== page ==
SAX: Piecewise Aggregate Approximation

Date 21 mars 2019 Cat├ęgories Algorithmique / "Maths" par VulgaireDev Edit on Github

Problem: We have a series of n numbers that we want to divide into w slots. We want to compute the mean of each slot, how do we proceed when n is not divisible by w ? This is called a Piecewise Aggregate Approximation (PAA).

This question appeared when I read the SAX algorithm. It is used to convert a time series to a sequence of symbols. The trick is briefly explained in the paper, but the implementation requires a bit of thinking. Following schema is taken from the original paper, Experiencing SAX: a Novel Symbolic Representation of Time Series

The natural way would be to consider each slot to be the size of the following equation (n//w is the floor division) \(\frac{n}{w} = n // w + \frac{n \% w}{w}\). We start from index 0, we add n//w points, then we add a proportion of the next point, corresponding to (n%w)/w. For the second slot, we take the rest of the proportion of the previous point, we add n//w point, then the rest of the proportion of the last point so that the size of the slot is n/w. We keep doing this process until we reach the end of the series.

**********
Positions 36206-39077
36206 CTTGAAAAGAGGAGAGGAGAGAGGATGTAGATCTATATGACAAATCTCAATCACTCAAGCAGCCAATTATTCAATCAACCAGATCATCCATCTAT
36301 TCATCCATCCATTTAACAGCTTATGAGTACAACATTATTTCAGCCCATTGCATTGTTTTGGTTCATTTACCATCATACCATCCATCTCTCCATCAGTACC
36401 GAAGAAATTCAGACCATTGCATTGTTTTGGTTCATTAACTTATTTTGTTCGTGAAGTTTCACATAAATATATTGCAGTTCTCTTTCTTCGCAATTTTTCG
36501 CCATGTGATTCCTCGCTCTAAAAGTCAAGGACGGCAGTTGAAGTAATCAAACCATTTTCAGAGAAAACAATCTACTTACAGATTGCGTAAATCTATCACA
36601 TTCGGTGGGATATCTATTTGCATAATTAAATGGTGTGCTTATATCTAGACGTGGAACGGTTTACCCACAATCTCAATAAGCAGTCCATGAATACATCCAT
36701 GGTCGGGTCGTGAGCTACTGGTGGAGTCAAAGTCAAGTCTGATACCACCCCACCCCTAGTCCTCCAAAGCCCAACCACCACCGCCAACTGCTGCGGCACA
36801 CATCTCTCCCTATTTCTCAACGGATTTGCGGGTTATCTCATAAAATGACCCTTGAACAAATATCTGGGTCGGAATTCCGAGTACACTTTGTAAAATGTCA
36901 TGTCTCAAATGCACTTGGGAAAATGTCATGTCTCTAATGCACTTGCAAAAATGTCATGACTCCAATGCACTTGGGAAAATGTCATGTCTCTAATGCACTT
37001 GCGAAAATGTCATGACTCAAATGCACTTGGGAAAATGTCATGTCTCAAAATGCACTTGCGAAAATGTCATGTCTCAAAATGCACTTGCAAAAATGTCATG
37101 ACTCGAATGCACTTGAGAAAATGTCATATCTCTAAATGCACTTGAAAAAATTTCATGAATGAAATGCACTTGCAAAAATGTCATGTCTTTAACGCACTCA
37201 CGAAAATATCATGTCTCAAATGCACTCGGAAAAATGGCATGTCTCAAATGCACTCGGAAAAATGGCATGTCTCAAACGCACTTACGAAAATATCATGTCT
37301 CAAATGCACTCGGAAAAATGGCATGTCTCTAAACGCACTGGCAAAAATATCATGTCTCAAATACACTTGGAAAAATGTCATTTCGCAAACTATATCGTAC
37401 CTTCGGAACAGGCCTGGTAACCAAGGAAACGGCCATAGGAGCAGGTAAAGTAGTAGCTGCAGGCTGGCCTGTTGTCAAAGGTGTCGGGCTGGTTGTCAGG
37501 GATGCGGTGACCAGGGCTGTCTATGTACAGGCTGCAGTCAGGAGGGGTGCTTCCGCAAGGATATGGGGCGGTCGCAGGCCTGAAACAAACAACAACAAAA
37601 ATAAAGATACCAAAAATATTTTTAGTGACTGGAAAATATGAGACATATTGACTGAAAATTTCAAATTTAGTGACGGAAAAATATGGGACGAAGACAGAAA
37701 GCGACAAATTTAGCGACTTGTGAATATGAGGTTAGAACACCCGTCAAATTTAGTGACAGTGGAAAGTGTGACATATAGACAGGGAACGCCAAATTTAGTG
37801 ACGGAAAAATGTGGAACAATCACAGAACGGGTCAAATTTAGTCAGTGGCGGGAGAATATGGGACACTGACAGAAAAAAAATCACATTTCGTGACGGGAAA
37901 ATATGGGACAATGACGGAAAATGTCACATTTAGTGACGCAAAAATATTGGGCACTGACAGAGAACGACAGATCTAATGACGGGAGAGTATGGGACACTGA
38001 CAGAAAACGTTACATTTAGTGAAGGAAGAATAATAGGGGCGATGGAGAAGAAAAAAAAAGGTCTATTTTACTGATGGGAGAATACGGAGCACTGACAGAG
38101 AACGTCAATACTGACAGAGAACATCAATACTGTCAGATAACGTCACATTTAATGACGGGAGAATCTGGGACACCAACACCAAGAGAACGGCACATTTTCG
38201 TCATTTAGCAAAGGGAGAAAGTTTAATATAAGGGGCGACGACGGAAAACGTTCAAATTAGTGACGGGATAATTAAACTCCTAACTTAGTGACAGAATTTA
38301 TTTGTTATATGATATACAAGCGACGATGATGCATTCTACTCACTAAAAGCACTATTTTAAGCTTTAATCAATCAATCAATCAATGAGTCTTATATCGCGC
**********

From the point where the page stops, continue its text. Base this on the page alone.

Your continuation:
The issue with this strategy is that is quite difficult and inelegant to code.

There is a more elegant way. If we multiply n by w, we can consider that we repeat each point w times. What is the point of doing this ? We saw that the proportion of point we need to add to the current slot is a quantity that we will divide by w (it is (n%w)/w). Considering we repeat each point w times, we will be able to deal with a number of points that is an integer.

Now the slot does not have a size of n/w, but n. We sum each element of the slot, then we divide by n at the end: we will indeed get the mean of the slot. For example, the second slot in the picture above has a mean of (s[i] corresponds to the ith element of the serie):
\[\frac{\frac{2}{3}s[2] +\frac{2}{3}s[3]}{\frac{4}{3}}\]

Considering the new representation, the mean is:
\[\frac{2s[2] +2s[3]}{4}\]

which is the same.

Now the code:

def paa(s, w):
    res = [0] * w
    n = len(s)
    for i in  range(w * n):
        idx = i // n
        pos = i // w
        res[idx] += s[pos]
    res = [x / n for x in res]
    return res
print(paa([1, 2, 0, 4, 3, 5, 6, -2, 3  -4], 4))
# >>> [1.3333333333333333, 2.4444444444444446, 4.888888888888889, -0.6666666666666666]

The following plot shows what the PAA looks like:

NB: Note however that this method has the disadvantage of increasing a lot the number of iterations. If you consider a long timeseries, it may be too long. If it is the case, you can choose to simply consider slot to have size n // w. If w is not divisble by w, we will have w + 1 slot, the last one having less points (you need to be aware of that).


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